Created 10 years ago, it relies on donations and so far has had several successes, the most notable on a tributary to the Blue River, north of Silverthorne, along with other actions in the Aspen area and near Eagle. It is also involved in work on the San Miguel River near Telluride and other locations.
Bandaging the Yampa
This year, the Colorado Water Trust scrambled to bandage rivers hammered by drought-induced low flows. One of those rivers is the Yampa.
In late June, the trust leased 4,000 acre-feet of storage water in Stagecoach Reservoir, located near Oak Creek and upstream from Steamboat. Owned by the Upper Yampa Water Conservancy District, the waters being released over augment the Yampa River 26 cfs if released steadily over a 75-day period. As a practical l matter, the water is released more selectively: less after a big rain, but more during extended dryness.
That simple water acquisition, which cost the non-profit $150,000, was leveraged through an additional deal. Instead of augmenting the Yampa River for just 4 or 5 miles through Steamboat, the additional deal effectively “made whole again” a 50-mile stretch of the Yampa River, to Craig.
It was the first time that such short-term leasing provisions have been used since they were authorized by the Legislature in 2003, said Beatie. She says that there are other instances where, through careful leveraging, very junior rights can be used to act like very senior water rights. She cited this as an example of how collaboration can produce out-sized benefits.
In the last few days, the Colorado Water Trust also completed a deal to augment flows of the Colorado River between Windy Gap, near Granby, and Kremmling, a segment of about 25 miles that has suffered mightily in recent years, even without drought.
In late July, proponents of the public-trust doctrine withdrew efforts to get their proposals on the Colorado ballot this year. Nobody expects the issue to go away, least of all Ken Neubecker. Long associated with Trout Unlimited, he has his own non-profit, called Western Rivers Institute, and he aligns firmly with those who want to modify prior appropriation. But he did not support the public trust initiatives this year.
“If you’re going to establish a public trust doctrine, it’s going to be a lot more complicated than taking a bulldozer to the edifice of prior appropriation,” he says.
And biologists, too
But Neubecker does perceive a public mandate. “The vast majority of Colorado residents have little understanding of water law,” he said in Gunnison. “But a significant majority of these same residents believe strongly that it would be, or at least should be, illegal to dry up or otherwise harm a stream by diverting too much water.”
Neubecker compares the state of Colorado rivers to its forests. “The collapse of the forests was due to drought and pine beetles, both endemic conditions exacerbated by climate change. Collapsing river ecosystems will be due mostly to our actions, actions based on past values and institutional resistance to accommodate new ones. When this happens, the public will be no less outraged than they are about what has happened to the dying forests they came to see as ‘pristine,’” said Neubecker.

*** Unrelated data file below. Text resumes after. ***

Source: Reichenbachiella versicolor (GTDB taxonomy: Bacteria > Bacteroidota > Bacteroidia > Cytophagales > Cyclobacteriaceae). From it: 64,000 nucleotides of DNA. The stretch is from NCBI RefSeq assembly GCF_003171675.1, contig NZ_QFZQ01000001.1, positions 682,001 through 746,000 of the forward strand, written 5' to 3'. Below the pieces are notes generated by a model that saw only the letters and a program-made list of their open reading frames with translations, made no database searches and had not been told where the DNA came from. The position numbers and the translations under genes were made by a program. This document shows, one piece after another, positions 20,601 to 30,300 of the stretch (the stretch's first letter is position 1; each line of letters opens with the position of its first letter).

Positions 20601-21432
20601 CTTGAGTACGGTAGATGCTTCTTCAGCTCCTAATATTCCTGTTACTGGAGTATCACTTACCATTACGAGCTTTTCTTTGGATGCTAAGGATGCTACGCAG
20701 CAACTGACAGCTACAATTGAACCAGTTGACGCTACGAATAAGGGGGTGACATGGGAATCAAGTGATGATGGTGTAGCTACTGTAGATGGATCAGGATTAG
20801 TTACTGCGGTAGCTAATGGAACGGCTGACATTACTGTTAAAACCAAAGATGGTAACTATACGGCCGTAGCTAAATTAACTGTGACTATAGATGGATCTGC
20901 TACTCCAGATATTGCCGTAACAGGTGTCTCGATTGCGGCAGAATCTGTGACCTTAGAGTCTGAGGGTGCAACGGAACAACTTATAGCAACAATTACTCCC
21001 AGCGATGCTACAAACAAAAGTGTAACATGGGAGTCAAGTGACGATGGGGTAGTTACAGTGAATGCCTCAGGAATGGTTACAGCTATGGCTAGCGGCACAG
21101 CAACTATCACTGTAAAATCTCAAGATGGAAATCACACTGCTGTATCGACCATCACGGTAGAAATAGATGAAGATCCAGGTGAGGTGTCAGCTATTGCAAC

Evidence of the atrophying of rivers can be found along their banks, where stately cottonwoods are often found in lower elevations. But that, said Neubecker, is like going to a town and finding nothing but silver-haired people. The big cottonwoods, and lack of saplings, speak to the effects of long-term decline in water along river banks.
One of the problems with our prior appropriation system, he adds, is that it was built by engineer and lawyers. Biologists were on the sidelines. “They need to be involved,” he says.
The longer Colorado’s institutions resist “real accommodation of the legitimate public interest, the changed paradigm, the more likely it is that proposals such as these (public trust doctrine initiatives) will eventually succeed,” he said.
Others will present the case differently. The Colorado Water Congress, the pre-eminent non-profit representing established water interests, repeatedly sounded the alarm over the public trust doctrine.
A legal nuclear bomb
Among the most able defenders of prior appropriation is Colorado Supreme Court Justice Greg Hobbs, a water attorney by background and a poet by avocation. In a minority opinion involving the public trust doctrine in April, he laid out clearly why he doesn’t think the measures should be allowed to go before voters, as it was constituted and hinted at why voters should reject it if it did.
“These three subject matters separately and together propose to drop what amounts to a nuclear bomb on Colorado water rights and land rights,” he wrote in his dissenting opinion. Masquerading as a measure to protect the public, Initiative 2011-12 #3, contains surreptitious measures that would strip members of the public, cities, farms, and families throughout this state of their most valuable economic interests.”
Chris Treese, director of external affairs for the Colorado River Water Conservation District, noted that while advocates have promised to return with similar public-trust proposals to submit to voters in 2014, he’s not holding this breath. “I have heard this before,” he says.
The challenge for the established water community that he sees is to make the case to the public that prior appropriation has proven flexibility and adaptable in reflecting changing public values.
“Whatever its failings, it does work,” he says. “It’s a little bit like Churchill’s comment about democracy. It’s messy, but it’s better than all of the alternatives.”